Places that Matter

Eldridge Street Synagogue

click on image for slideshow
Exterior overview, Kate Milford
Exterior overview, Kate Milford
Concert, Kate Milford
Female retorer, Eldridge Street Project
Exterior detail-1,
Exterior detail-2,
Exterior detail-3,
First great synagogue constructed by Eastern European Jews in U.S.
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Place Matters Profile

By Amy Stein Milford, the Eldridge St. Project

Chanukah, the Jewish Festival of Light, celebrates the rededication of the Temple in Jerusalem. This year, the holiday holds special meaning for one of New York City’s most significant American-Jewish sites--the 1887 Eldridge Street Synagogue. This magnificent Moorish Revival building--the first great house of worship built in America by East European Jews--is now entering the last year of a major restoration overseen by the not-for-profit Eldridge Street Project. The building is certainly a place that matters--for its architectural beauty, spiritual significance and rich immigrant history. Under the auspices of the Eldridge Street Project, the synagogue is being revitalized as a dynamic museum exploring the immigrant experience, historic preservation and Jewish culture. A small congregation has met continuously in the building for Sabbath services since its opening.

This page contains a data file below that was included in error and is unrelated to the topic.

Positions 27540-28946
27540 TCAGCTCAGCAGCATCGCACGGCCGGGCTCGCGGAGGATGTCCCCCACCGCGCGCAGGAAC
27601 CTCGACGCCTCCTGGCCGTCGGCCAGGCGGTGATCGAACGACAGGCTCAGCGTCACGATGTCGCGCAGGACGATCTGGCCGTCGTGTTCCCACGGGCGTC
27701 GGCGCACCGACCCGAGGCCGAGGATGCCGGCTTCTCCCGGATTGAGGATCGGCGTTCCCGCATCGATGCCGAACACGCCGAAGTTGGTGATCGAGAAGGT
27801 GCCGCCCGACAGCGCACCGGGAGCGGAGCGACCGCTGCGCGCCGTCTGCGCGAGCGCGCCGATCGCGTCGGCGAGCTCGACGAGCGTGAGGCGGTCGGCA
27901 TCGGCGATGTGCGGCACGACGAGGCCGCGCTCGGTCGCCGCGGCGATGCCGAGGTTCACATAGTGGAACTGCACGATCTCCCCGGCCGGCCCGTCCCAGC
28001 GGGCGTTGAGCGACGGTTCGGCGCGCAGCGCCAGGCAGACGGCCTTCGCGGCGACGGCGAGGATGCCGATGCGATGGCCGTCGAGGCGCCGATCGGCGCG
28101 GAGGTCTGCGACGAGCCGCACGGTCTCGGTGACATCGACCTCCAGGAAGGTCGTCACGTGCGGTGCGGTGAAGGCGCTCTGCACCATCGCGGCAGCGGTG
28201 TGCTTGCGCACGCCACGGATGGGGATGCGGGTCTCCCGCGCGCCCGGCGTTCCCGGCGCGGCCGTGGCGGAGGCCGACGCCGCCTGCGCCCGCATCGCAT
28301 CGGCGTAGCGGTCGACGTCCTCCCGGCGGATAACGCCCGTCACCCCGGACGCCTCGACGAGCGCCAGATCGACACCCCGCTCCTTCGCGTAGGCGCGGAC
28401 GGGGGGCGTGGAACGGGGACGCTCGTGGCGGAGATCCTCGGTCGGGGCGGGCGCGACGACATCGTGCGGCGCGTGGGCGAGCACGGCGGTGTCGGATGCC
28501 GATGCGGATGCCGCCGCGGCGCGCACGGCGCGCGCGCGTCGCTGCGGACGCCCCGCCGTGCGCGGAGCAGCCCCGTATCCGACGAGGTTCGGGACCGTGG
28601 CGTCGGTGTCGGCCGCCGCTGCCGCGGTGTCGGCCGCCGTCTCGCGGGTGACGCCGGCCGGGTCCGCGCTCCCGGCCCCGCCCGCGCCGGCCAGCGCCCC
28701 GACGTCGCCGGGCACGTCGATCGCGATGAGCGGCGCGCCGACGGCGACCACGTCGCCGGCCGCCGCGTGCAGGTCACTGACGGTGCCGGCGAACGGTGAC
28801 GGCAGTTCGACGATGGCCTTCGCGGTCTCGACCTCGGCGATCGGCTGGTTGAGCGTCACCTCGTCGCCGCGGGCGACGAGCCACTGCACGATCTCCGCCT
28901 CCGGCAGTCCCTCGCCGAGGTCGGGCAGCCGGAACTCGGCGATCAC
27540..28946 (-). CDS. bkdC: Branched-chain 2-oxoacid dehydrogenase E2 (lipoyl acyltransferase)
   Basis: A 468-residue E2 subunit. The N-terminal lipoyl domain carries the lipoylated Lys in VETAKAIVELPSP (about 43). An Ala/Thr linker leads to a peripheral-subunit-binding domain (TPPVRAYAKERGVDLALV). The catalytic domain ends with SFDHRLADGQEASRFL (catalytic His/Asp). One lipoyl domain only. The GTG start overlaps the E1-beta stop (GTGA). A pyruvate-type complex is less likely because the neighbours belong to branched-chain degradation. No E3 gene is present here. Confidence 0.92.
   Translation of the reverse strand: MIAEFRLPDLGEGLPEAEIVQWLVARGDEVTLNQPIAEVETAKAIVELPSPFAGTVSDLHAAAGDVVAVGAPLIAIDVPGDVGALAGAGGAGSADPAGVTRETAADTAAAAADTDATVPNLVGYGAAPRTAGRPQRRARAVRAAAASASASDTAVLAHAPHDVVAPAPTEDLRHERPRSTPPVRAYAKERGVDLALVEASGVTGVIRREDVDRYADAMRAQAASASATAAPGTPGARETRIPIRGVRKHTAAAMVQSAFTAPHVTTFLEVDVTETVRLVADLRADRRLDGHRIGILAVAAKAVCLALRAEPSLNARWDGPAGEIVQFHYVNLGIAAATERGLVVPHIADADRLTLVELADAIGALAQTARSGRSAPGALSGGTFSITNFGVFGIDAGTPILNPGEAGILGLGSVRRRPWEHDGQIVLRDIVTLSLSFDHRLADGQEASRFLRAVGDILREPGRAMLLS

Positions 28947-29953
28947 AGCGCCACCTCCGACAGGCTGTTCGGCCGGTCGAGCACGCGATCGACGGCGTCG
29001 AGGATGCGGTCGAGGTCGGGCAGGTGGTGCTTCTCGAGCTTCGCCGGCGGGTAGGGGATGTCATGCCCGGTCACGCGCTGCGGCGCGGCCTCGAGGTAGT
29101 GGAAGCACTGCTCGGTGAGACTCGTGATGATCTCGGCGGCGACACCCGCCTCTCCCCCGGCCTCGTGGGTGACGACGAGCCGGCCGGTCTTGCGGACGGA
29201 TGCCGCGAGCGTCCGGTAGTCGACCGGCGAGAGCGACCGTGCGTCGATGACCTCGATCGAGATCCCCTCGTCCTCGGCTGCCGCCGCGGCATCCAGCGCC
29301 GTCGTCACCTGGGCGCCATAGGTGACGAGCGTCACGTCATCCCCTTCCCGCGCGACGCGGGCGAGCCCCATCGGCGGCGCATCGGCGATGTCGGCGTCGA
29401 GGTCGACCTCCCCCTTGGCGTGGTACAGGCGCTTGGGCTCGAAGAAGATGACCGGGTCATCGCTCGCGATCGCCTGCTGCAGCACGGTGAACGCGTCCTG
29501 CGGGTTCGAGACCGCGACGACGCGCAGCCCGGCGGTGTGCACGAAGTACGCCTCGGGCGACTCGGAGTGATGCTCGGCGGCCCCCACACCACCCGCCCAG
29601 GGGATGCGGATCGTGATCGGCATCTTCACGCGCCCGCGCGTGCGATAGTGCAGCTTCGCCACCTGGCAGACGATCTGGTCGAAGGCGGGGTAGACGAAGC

Surrounded by Buddhist temples, Chinese restaurants, and tenement apartments, the Eldridge Street Synagogue gives evidence of the East European community that built it more than a century ago. With its impressive rooftop finials and their Stars-of-David, the building declares itself a Jewish house of worship. How proud its original congregants must have been to establish this structure--a testament to their newly found religious freedom and their economic aspirations.

Visitors to the site, now a part of Chinatown, may wonder “What is a Synagogue doing in Chinatown"? As so many of our city landmarks disappear, it is important to preserve markers of another community and period. The Eldridge Street Project’s meticulous restoration allows visitors of all cultural backgrounds to discover a part of our nation’s rich immigrant heritage--still present in an ever-evolving city. Amid the hustle and bustle of New York City, it is an unexpected pleasure to discover the Eldridge Street Synagogue--a true sanctuary in the city.